The donor base of the GOP, including a lot of big companies receiving defense dollars, are sharpening their knives for Rand Paul. That is where the real GOP divide is. The donor base and the voter base of the GOP see things very differently. While the “inside the Beltway bubble” GOP establishment and their donors are hawks, the majority of GOP voters, particularly recent veterans, are not. The polls do show that the largest concern of GOP-leaning voters is national security (cited by about 25%). But a deeper look shows that those 25% are most concerned with stopping Islamic terror on the homeland soil, not toppling secular dictators in the Middle East.

The Wall Street Journal’s biggest issue with Rand Paul is that he is an “anti-interventionist.” Apparently the Wall Street Journal editorial staff has come to the McCain/Graham/Rubio conclusion that the people of Libya, Iraq, and Syria are far better off today thanks to American intervention. Really? Someone should inform the families of those who were beheaded, and the many women forced into sex slave relationships with men who have purchased them at auction blocks. Many Republicans outside the Washington beltway see the truth, that Iraq, like Syria and Libya, is a horrible wreck.

Senator Paul has more to watch out for than would-be assassins in robes, such as Lindsey Graham and John McCain in the steam room. The leftist media also wants to cut him up and toss him out now, before voters on both sides of the fence hear what he as to say.

He is dangerous to the left because he is a champion of many populist ideas such as lowering prison sentences for drug use, a stand that will draw away votes from the Democrats. Currently, possessing less than one fourth of an ounce of crack cocaine draws a minimum five year sentence. Senator Paul says that is wrong, and is unfairly applied to African-Americans. He will also draw liberal (but not radical) environmentalist support from the Democrats, having publicly admitted to planting trees.

The GOP and both the liberal and conservative media want to knock out Senator Rand Paul early, before voters of both parties can hear his message. Rand Paul is dangerous because his ideas are neither left nor right establishment; they are often new and in many cases populist. He has the strange idea that the armed forces should protect the interests of the United States, not be the world’s police force. He wants the unconstitutional practice of the government reading the personal writings and communications of citizens by stealth stopped. And he tells the voters that loving trees is an OK thing to do! How dare he?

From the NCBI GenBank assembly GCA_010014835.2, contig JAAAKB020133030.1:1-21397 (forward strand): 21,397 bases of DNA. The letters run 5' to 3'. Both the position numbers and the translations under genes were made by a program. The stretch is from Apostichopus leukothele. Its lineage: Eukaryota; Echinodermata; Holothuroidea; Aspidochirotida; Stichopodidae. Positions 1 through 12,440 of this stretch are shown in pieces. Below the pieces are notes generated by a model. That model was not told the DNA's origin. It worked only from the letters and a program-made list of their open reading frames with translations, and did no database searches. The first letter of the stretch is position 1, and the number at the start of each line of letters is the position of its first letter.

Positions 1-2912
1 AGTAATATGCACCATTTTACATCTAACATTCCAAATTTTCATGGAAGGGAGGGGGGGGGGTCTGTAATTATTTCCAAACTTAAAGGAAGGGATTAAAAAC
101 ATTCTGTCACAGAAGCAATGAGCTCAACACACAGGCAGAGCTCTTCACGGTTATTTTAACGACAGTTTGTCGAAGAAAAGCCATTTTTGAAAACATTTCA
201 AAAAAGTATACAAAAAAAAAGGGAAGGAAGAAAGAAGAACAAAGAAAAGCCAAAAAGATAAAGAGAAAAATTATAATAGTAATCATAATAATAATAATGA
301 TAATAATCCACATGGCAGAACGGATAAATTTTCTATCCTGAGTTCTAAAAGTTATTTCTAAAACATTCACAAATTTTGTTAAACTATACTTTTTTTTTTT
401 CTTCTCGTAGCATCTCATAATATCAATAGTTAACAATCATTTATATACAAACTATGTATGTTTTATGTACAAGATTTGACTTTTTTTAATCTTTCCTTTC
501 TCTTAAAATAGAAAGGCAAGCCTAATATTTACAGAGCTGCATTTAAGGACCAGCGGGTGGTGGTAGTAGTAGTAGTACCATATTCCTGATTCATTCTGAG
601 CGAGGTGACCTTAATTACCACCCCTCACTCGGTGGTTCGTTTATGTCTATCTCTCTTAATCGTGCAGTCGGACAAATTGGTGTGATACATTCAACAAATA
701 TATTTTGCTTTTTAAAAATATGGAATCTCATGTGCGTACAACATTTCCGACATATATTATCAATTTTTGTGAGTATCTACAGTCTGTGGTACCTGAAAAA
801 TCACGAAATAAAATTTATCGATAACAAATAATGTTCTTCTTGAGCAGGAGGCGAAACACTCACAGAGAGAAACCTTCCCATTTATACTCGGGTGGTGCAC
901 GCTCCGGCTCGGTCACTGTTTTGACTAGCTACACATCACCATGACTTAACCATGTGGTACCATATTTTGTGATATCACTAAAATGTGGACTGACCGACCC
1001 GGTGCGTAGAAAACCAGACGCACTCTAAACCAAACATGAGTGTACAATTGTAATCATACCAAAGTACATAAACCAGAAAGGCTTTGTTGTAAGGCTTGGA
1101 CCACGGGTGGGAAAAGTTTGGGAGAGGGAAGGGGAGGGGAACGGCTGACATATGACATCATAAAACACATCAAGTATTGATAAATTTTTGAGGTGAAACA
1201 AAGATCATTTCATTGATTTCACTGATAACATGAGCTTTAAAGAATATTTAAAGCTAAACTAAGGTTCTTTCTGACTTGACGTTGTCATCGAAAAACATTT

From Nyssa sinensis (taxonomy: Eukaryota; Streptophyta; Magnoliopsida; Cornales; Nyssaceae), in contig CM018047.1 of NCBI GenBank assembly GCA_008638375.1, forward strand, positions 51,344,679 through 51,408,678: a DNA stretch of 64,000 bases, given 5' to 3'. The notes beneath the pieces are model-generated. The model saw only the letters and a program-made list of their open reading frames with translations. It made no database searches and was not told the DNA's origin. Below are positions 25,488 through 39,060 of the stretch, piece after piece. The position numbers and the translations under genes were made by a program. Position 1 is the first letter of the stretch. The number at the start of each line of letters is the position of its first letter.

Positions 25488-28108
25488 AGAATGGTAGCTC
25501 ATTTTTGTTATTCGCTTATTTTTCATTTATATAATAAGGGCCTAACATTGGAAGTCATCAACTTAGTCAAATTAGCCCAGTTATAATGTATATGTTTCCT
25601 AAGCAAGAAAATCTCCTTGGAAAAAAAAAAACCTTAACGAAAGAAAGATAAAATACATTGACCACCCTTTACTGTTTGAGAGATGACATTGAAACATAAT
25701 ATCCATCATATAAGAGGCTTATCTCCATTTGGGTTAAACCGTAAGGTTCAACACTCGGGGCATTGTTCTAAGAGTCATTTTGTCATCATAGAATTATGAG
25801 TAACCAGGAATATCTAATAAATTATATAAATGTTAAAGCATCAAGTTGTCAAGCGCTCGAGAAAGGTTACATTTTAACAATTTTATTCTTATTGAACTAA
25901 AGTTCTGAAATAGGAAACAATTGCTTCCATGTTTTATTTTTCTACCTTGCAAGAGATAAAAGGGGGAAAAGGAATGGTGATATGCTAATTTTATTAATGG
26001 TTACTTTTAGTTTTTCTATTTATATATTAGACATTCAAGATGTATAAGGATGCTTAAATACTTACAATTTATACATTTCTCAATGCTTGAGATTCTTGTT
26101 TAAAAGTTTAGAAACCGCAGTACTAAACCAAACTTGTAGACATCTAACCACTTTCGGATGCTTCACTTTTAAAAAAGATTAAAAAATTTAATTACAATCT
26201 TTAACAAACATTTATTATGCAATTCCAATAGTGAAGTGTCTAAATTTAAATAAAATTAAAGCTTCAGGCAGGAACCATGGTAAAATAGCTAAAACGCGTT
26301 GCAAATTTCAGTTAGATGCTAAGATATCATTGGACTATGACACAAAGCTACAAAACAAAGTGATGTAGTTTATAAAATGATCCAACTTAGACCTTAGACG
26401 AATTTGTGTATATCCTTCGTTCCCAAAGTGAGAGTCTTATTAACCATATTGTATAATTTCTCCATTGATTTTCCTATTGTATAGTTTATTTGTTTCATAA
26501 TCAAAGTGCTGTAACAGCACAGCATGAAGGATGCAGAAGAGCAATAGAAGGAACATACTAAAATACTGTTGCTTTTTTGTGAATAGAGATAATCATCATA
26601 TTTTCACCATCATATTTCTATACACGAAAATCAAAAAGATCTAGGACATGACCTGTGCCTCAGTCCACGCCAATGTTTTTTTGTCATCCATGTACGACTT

William J. Murray is chairman of the Washington, DC-based Religious Freedom Coalition and oversees the Christmas for Refugee program.

The views expressed in this opinion article are solely those of their author and are not necessarily either shared or endorsed by WesternJournalism.com.

This post originally appeared on Western Journalism – Equipping You With The Truth

Watch: What Jeb Bush Just Said About Immigration May Sink His Ship Before It Sets Sail

During his final broadcast as host of CBS’ Face the Nation, Bob Schieffer pressed likely Republican presidential contender Jeb Bush on his willingness to embrace positions to the left of many candidates already vying for the party’s nomination. Bush defended his views, suggesting the primary process would be more effective if all candidates expressed their true intentions instead of pandering to the GOP’s conservative base.

“I think people are so disaffected and … so cynical about politicians and politics,” he said, “they don’t want to hear someone say, well ‘I’m for this’ and immediately shift back to another position for the general election.”

Bush then brought up one issue for which he has already received serious flak from conservatives.

“I have views that are different than some in our party,” he said, “and that’s what we’ll sort out if I’m a candidate. I’m not going to back down on views on immigration, for example.”

Schieffer asked Bush if he still supports a pathway toward legal status for millions of illegal immigrants currently living in the U.S.